Best Ohio Employment Lawyer Response: Can I sue for both race discrimination and FMLA retaliation at the same time? What are my rights to pump breast milk at work after I return from maternity leave; and do I have to tell my manager every time I take a break to express milk? Can I sue for wrongful termination and gender discrimination if I was fired today for doing the same thing a male employee did who got no disciplinary action or reprimand?
Sometimes employment discrimination cases are straight forward. An evil boss or manager calls a black employee the n-word and fires him. It is clearly based on race/color discrimination. Then there are times when a less qualified man who has been with the company only three months is promoted over a woman with higher levels of training or education that has been with the company for five years. Gender/sex discrimination. Or, when the owner of the company tells the 57-year old that he needs young blood that will be around for the long haul, and fires her, only to replace her with a 23-year-old woman fresh out of college. Bingo, age discrimination.
As our employment law lawyers regularly blog about, Title VII of the Civil Rights Act of 1964 is a federal law that makes in against the law for employers with 15 or more employees to discriminate against employees or applicants based on their sex/gender, race, color, national origin, and religion. (See Religious Discrimination: Abercrombie Violates Title VII, Again; Can I Sue My Boss Personally For Discrimination?; My Company Doesn’t Allow Women To Be Promoted!; Can My Job Give In To Patients’ No Blacks Demands). The Americans with Disabilities Act (“ADA”) adds similar protection for employees with a disability; and the Age Discrimination in Employment Act (“ADEA”) likewise protect employees and applicants who are over the age of 40 based on their age. (Can I Bring My Dog To Work As An ADA Accommodation?; Do I Have A Disability Discrimination Case?; My Employer Will Not Promote Me Because Of My Age. I Need The Top Employment Lawyer In Ohio!). Under state law, Ohio Revised Code § 4112.01 similarly makes it unlawful for employers with four or more employees from engaging discriminatory employment actions based on the protected class.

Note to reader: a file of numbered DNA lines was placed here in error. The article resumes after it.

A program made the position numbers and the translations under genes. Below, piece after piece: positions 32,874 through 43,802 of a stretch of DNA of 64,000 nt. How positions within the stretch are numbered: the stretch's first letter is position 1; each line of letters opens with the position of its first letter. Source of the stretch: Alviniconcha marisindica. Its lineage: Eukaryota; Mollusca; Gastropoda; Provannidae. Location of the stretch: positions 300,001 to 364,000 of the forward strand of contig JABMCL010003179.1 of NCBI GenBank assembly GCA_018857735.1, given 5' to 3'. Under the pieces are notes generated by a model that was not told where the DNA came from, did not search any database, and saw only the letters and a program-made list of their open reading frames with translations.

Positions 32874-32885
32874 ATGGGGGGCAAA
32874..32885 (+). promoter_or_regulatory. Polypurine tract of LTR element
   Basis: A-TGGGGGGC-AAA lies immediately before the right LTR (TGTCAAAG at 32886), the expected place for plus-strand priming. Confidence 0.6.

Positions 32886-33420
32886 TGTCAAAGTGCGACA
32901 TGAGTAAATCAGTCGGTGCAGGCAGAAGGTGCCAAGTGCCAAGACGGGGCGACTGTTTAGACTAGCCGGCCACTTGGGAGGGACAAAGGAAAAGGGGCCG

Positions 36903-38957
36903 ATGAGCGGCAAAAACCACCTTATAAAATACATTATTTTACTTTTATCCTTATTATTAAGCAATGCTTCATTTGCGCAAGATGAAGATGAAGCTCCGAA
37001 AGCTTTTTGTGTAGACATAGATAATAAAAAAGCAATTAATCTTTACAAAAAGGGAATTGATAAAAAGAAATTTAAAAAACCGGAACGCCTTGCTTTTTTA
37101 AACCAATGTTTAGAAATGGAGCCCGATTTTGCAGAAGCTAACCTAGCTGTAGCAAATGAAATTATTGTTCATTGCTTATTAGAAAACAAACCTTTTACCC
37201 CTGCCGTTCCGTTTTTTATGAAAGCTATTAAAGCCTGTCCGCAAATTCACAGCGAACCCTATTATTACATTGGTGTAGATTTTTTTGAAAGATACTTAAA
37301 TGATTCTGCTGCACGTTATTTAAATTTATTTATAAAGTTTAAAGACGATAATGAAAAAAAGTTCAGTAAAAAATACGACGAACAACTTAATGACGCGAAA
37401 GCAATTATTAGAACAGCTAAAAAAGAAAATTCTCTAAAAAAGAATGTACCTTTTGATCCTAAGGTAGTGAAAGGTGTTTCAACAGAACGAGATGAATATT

Under these laws, an employer cannot take what is called an adverse employment action against an employee because of a protected class characteristic. In order for an act by your employer to be considered an adverse employment action, such act must cause a materially adverse change in the terms and conditions of employment; and to be considered materially adverse, the change in working conditions must be more disruptive than a mere inconvenience or an alteration of job responsibilities. Courts have held that this includes, hiring and firing; differences in pay rate, benefits, assignments, and classifications of employees; transferring, promoting, laying off and recalling employees; advertising and recruiting; training and testing; providing leaves and accommodations; and other significant terms and conditions of employment.
But, what happens when an employee falls into multiple protected classes and engaged in a variety of protected activity? How can an employee know what claim to bring against employer? Well, in those circumstances, our employment law attorneys typically recommend to bring all the possible discrimination and wrongful termination claims possible and sort everything out after the lawsuit has been filed. There are several reasons for this line of thinking. First, it is always easier to drop claims then to add them. Second, there is a lot of information about these claims that the employee will not have at the time of filing the lawsuit but can get later through discovery that may clarify the issues. Another reason is that by choosing not to initially bring a claim the statute of limitations, or time limit, for bring such claims may expire while discovery is still ongoing – which would mean that the employee would be prevented from bringing the claim if good evidence pops up in discovery. And, if the court elects to throw out certain claims, the more claims that you have in the lawsuit gives the employee a better chance to survive to reach a jury.
Today’s employment law lawyer blog example deals with exactly this type of situation. In this employment discrimination and wrongful termination case, the employee-plaintiff Serene Dudhi sued the employer-defendants Temple Health Oaks Lung Center (“Temple Health”) and Temple University Health System, Inc. (“TUHS”) asserting violations of Title VII, Pregnancy Discrimination Act of 1978 (“PDA”), the Pennsylvania Human Relations Act (“PHRA”), 43 Pa. Cons. Stat. § 951 et seq., and the Family and Medical Leave Act (“FMLA”).